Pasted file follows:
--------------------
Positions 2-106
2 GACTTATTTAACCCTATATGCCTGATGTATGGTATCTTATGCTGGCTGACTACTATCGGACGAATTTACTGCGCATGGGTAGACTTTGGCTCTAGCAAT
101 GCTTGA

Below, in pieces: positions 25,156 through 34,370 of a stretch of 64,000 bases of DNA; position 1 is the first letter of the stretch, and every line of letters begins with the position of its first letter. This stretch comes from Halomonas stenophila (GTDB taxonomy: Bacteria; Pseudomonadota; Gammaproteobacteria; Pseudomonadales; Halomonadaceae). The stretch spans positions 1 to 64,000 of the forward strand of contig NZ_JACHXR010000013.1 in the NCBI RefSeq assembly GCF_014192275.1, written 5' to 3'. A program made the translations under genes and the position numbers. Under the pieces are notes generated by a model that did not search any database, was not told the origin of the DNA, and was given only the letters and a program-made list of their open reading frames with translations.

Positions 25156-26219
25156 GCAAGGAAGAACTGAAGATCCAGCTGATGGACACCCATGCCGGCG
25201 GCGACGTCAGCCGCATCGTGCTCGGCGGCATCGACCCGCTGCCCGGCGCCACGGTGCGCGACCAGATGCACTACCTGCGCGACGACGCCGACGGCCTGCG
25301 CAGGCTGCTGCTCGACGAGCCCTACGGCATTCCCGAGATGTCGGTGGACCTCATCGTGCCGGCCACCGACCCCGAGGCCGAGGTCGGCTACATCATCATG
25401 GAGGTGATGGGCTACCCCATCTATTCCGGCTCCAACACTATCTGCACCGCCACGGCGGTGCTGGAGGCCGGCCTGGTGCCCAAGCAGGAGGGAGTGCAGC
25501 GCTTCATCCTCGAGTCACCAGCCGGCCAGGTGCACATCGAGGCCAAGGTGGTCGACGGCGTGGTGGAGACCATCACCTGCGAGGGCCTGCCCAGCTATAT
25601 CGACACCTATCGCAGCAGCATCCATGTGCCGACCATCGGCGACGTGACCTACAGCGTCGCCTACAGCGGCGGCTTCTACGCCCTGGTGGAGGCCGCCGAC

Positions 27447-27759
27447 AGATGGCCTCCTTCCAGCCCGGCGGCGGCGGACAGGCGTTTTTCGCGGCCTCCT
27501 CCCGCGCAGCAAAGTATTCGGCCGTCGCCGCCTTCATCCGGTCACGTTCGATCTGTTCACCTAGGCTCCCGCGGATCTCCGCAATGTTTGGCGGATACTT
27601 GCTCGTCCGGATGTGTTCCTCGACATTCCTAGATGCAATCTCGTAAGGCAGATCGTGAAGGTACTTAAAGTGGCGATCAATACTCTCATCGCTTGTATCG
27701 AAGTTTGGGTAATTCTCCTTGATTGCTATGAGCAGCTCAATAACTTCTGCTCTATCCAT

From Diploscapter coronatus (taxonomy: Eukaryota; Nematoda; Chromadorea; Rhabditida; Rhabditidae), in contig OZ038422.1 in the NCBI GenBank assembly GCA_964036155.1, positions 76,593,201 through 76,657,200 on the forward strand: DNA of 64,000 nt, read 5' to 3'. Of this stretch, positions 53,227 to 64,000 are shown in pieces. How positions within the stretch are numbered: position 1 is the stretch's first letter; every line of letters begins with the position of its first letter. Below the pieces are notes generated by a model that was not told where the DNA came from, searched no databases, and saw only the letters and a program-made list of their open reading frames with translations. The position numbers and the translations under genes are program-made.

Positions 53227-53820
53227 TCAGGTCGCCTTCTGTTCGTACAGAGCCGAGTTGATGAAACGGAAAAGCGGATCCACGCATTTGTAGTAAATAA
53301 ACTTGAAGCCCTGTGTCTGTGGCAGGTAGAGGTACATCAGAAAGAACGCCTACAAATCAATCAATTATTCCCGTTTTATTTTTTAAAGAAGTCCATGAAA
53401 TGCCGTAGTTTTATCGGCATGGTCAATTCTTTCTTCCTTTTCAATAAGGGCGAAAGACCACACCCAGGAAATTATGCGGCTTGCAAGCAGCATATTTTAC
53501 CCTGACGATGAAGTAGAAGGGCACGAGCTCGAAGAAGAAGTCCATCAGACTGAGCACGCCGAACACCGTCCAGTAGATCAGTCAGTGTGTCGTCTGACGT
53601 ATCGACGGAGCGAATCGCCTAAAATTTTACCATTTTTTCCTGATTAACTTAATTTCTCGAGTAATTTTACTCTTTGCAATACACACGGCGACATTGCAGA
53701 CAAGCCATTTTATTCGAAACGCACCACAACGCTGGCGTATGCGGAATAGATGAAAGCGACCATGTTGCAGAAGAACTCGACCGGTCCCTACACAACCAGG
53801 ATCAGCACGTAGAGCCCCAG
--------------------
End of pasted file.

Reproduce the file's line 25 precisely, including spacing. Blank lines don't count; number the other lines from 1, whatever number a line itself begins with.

53801 ATCAGCACGTAGAGCCCCAG